Skip to main content Accessibility help
×
Home
Hostname: page-component-684899dbb8-gblv7 Total loading time: 0.51 Render date: 2022-05-19T14:31:12.988Z Has data issue: true Feature Flags: { "shouldUseShareProductTool": true, "shouldUseHypothesis": true, "isUnsiloEnabled": true, "useRatesEcommerce": false, "useNewApi": true }

Article contents

Benefits and Challenges in Stroke Research in Developing Countries

Published online by Cambridge University Press:  21 February 2012

Sharyn M. Fitzgerald
Affiliation:
Population Health Research, Baker Heart Research Institute, Australia.
Velandai K. Srikanth
Affiliation:
Department of Medicine, Monash Medical Centre, Monash University, Australia; Menzies Research Institute, University of Tasmania, Australia; National Stroke Research Institute, Australia.
Roger G. Evans
Affiliation:
Department of Physiology, Monash University, Australia.
Amanda G. Thrift*
Affiliation:
Population Health Research, Baker Heart Research Institute, Australia; National Stroke Research Institute, Australia; Department of Epidemiology & Preventive Medicine. Monash University, Australia. Amanda.Thrift@baker.edu.au
*
*Address for correspondence: A/Prof Amanda Thrift, Head, Population Health Research, Baker Heart Research Institute, 75 Commercial Road, Melbourne VIC 3004, Australia.

Abstract

Stroke is one of the leading causes of death worldwide. Currently more than two thirds of the burden of stroke occurs in developing countries. Development of strategies for prevention and management of stroke in these countries requires data on incidence, risk factors and management practices that are relevant to the specific socioeconomic and cultural factors present in these populations. Yet currently available data come almost exclusively from developed countries. Herein, we aim to discuss some of the issues, impediments and opportunities faced by researchers undertaking population-based studies on the burden of stroke in developing countries. Important criteria to be addressed include the establishment of productive working relationships with both local collaborators and the community; the identification of an appropriate population group; and development of a working protocol which takes into account potential language barriers and the need for cultural sensitivity. When possible the protocol should include similar methods to studies conducted elsewhere so that comparisons can be made between regions. Furthermore, the results of such studies should be disseminated in an appropriate and timely manner to the local community and appropriate government and nongovernment organisations. This will enable the development and implementation of prevention and intervention programs to reduce the impact of stroke in these nations.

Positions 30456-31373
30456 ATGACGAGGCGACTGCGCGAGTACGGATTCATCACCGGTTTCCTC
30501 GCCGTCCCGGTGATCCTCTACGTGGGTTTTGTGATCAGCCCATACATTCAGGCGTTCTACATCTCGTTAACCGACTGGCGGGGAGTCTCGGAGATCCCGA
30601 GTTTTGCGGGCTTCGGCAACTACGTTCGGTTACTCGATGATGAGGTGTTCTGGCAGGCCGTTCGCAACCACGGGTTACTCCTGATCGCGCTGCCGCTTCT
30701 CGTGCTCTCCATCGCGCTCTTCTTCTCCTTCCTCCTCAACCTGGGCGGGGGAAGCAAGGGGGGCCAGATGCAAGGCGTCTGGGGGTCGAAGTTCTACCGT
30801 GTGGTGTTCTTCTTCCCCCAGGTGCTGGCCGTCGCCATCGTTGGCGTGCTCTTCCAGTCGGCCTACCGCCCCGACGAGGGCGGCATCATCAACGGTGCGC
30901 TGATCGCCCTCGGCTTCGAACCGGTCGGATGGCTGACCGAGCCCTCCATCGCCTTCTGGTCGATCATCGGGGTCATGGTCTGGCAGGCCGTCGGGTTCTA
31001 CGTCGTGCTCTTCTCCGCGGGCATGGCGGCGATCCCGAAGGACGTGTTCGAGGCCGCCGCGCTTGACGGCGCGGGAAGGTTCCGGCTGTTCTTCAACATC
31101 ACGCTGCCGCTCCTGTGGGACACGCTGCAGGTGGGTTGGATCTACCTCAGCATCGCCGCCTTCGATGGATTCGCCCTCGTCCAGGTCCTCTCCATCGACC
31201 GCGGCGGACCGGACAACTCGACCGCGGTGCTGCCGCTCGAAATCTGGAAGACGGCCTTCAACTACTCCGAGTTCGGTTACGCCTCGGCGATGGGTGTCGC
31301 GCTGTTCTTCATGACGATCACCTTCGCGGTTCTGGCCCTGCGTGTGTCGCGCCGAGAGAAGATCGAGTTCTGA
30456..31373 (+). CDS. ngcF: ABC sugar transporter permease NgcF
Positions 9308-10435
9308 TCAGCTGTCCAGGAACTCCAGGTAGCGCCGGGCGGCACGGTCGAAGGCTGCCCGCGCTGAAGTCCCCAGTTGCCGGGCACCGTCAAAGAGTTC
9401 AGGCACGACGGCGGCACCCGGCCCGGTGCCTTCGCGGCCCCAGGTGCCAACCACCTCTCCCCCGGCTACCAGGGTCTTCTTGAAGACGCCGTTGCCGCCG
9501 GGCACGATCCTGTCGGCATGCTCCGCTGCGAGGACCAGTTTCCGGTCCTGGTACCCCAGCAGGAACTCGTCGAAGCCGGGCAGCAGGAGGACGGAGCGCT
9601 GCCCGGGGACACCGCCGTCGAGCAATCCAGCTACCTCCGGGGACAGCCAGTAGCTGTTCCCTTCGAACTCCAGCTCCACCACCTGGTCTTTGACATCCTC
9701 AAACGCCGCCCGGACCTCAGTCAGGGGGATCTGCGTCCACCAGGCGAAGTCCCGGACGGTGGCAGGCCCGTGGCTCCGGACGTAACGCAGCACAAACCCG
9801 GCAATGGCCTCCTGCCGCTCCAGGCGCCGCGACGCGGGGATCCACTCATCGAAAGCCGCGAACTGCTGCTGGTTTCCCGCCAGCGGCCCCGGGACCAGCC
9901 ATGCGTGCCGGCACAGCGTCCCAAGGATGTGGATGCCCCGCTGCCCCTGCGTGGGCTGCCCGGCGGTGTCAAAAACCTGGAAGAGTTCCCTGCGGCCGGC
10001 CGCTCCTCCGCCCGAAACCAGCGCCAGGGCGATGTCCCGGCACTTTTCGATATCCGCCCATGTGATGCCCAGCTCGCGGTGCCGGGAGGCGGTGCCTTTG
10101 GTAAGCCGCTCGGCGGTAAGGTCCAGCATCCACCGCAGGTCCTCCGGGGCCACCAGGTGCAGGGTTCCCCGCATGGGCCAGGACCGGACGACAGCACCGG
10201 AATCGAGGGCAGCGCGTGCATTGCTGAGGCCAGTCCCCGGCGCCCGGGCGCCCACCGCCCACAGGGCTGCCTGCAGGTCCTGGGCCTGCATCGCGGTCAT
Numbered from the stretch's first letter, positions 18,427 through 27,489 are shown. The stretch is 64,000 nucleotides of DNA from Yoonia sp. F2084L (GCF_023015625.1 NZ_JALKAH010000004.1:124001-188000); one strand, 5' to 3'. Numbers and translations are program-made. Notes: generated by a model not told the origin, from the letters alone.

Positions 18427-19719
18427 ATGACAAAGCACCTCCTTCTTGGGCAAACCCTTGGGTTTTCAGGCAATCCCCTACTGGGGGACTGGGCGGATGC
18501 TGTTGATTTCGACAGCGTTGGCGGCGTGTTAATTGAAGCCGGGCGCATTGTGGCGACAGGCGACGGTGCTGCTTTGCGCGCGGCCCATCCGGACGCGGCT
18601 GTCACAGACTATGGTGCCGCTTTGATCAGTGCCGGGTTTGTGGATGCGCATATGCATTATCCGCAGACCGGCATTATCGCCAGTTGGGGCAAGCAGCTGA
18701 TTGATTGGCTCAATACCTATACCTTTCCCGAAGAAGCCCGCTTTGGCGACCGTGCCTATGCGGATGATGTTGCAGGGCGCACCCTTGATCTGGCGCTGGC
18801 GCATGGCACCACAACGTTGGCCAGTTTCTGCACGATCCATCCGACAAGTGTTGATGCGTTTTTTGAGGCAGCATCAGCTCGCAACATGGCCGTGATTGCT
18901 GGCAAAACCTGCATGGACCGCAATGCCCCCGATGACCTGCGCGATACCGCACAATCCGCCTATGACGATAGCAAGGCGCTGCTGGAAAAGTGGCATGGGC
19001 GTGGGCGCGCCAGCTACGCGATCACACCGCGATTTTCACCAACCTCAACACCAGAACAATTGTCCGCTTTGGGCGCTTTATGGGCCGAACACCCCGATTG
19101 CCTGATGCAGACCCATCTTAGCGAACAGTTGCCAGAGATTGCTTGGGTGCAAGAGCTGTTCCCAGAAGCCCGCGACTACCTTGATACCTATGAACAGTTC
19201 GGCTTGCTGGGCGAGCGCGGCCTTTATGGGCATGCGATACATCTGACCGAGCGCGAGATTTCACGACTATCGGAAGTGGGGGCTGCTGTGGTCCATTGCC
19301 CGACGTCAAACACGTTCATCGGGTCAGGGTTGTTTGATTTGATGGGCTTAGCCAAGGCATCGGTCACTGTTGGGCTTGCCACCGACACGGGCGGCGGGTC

Type
Articles
Copyright
Copyright © Cambridge University Press 2008

Access options

Get access to the full version of this content by using one of the access options below. (Log in options will check for institutional or personal access. Content may require purchase if you do not have access.)
2
Cited by

Save article to Kindle

To save this article to your Kindle, first ensure coreplatform@cambridge.org is added to your Approved Personal Document E-mail List under your Personal Document Settings on the Manage Your Content and Devices page of your Amazon account. Then enter the ‘name’ part of your Kindle email address below. Find out more about saving to your Kindle.

Note you can select to save to either the @free.kindle.com or @kindle.com variations. ‘@free.kindle.com’ emails are free but can only be saved to your device when it is connected to wi-fi. ‘@kindle.com’ emails can be delivered even when you are not connected to wi-fi, but note that service fees apply.

Find out more about the Kindle Personal Document Service.

Benefits and Challenges in Stroke Research in Developing Countries
Available formats
×

Save article to Dropbox

To save this article to your Dropbox account, please select one or more formats and confirm that you agree to abide by our usage policies. If this is the first time you used this feature, you will be asked to authorise Cambridge Core to connect with your Dropbox account. Find out more about saving content to Dropbox.

Benefits and Challenges in Stroke Research in Developing Countries
Available formats
×

Save article to Google Drive

To save this article to your Google Drive account, please select one or more formats and confirm that you agree to abide by our usage policies. If this is the first time you used this feature, you will be asked to authorise Cambridge Core to connect with your Google Drive account. Find out more about saving content to Google Drive.

Benefits and Challenges in Stroke Research in Developing Countries
Available formats
×
×

Reply to: Submit a response

Please enter your response.

Your details

Please enter a valid email address.

Conflicting interests

Do you have any conflicting interests? *